1.         Vat Phou and Associated Ancient Settlements within the Champasak Cultural Landscape (Lao People's Democratic Republic) (C 481)

Year of inscription on the World Heritage List  2001

Criteria  (iii)(iv)(vi)

Year(s) of inscription on the List of World Heritage in Danger  N/A

Previous Committee Decisions  see page https://whc.unesco.org/en/list/481/documents/

International Assistance

Requests approved: 0 (from 1999-1999)
Total amount approved: USD 13,000
For details, see page https://whc.unesco.org/en/list/481/assistance/

UNESCO Extra-budgetary Funds

Total amount provided to the property: Japanese-funded project: USD379,040 (1996-97), Total Italian-funded projects through Lerici Foundation: USD 482,194 (1996-2004; 3 project phases): Phase I (1996-1997) = USD161,124; Phase II (1998-1999) = USD 164,000; Phase III (2003-2005) = USD 157,070

Previous monitoring missions

January/February 2011: UNESCO Mission; November 2011: France-UNESCO Convention Programme mission; February 2012: Joint World Heritage Centre/ICOMOS/ICCROM Reactive Monitoring mission; April 2013: France-UNESCO Convention Programme mission, March 2014: France-UNESCO Convention Programme mission; February 2015: Joint World Heritage Centre/ICOMOS/ICCROM Reactive Monitoring mission

Factors affecting the property identified in previous reports

Illustrative material  see page https://whc.unesco.org/en/list/481/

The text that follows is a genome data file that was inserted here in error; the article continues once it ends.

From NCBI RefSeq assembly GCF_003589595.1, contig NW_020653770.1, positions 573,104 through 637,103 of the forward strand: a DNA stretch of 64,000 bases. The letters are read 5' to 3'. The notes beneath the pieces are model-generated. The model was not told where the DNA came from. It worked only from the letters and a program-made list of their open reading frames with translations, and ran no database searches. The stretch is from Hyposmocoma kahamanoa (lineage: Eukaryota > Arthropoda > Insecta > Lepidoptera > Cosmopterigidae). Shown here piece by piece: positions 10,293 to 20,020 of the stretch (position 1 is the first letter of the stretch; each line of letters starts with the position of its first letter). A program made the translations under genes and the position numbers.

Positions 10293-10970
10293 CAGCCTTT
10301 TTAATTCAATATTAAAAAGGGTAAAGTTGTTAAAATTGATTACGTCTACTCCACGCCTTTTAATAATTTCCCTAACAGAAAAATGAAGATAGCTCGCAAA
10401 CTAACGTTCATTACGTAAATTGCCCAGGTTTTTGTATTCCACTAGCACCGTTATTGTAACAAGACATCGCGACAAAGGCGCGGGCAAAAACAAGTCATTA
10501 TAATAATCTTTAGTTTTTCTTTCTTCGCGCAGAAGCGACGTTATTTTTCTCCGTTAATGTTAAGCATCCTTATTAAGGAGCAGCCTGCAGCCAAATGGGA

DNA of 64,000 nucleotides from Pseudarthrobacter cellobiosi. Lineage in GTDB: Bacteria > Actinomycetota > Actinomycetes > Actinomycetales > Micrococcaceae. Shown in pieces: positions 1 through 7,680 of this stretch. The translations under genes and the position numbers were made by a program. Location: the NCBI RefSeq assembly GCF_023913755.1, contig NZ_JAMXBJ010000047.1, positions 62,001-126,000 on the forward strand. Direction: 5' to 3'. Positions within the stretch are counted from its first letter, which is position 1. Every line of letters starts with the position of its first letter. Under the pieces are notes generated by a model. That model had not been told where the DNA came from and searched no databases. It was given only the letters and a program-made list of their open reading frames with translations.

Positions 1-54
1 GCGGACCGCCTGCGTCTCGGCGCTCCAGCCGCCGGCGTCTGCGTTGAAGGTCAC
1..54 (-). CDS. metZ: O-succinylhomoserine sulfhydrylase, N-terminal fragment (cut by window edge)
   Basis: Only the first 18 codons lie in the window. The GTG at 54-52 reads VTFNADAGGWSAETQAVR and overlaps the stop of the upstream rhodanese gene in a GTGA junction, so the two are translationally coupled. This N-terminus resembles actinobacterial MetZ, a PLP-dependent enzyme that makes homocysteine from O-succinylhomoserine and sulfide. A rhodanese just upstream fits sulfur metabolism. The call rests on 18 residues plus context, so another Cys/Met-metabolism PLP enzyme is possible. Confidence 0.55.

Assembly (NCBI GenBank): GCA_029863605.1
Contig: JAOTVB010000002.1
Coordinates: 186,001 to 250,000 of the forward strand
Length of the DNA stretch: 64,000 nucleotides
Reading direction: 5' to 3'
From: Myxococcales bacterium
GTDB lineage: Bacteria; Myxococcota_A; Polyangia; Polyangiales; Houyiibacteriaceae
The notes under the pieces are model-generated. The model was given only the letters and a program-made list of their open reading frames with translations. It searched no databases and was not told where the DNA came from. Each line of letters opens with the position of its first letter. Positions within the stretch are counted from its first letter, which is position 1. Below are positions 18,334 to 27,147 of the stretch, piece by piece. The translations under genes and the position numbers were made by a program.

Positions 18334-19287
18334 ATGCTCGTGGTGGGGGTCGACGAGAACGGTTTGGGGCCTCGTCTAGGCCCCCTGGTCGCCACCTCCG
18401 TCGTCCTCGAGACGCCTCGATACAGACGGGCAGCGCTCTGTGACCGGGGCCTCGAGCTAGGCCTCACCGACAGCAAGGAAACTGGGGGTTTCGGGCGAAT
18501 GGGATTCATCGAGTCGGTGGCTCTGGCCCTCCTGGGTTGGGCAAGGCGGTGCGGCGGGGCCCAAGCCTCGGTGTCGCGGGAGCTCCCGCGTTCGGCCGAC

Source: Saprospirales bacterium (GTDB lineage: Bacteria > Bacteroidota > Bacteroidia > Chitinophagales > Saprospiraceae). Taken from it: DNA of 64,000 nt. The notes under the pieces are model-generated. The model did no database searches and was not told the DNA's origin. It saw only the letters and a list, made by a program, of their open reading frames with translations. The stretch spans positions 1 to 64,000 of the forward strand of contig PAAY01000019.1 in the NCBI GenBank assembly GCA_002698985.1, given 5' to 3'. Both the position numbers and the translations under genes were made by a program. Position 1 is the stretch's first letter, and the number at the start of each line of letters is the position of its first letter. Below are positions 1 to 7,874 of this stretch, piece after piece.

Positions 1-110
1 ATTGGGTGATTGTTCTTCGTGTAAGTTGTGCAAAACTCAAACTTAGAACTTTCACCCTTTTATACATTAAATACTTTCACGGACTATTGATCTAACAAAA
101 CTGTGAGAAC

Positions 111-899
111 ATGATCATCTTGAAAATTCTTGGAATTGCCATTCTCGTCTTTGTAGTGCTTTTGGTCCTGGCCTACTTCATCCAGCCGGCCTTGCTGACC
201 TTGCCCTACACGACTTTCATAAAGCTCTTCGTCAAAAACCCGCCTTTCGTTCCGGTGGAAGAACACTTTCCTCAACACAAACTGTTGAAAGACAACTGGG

Conservation issues presented to the World Heritage Committee in 2017

On 15 March 2017, the State Party submitted a report on the state of conservation of the property, which is available at https://whc.unesco.org/en/list/481/documents and provides information on the implementation of the previous recommendations made by the Committee (39 COM 7B.68), as follows:

Analysis and Conclusions of the World Heritage Centre, ICOMOS and ICCROM

Efforts undertaken by the State Party are welcomed, especially the development and adoption of a road network and management scheme, the monument zoning plan together with construction and zoning regulations, and the completion of the Champasak Cultural Landscape Master Plan.

However, the report does not provide any further response or solutions to the new constructions that were highlighted in the previous report and which cause a densification of the main monumental complex. No information was provided either on how the construction and zoning regulations will be implemented or enforced. It is also not clear from the report whether tangible progress has been made with implementing the provisions of the Management Plan and the monitoring framework. It is recommended that the Committee request the State Party to finalize the Management Plan, as a matter of priority, and to provide a final draft to the World Heritage Centre, for review by the Advisory Bodies.

The Lao Government has addressed the recommendations of the previous Reactive Monitoring mission and the Committee’s requests by incorporating the road network and traffic management scheme into the final version of the Master Plan. Progress on its implementation should be monitored and reported to the World Heritage Committee.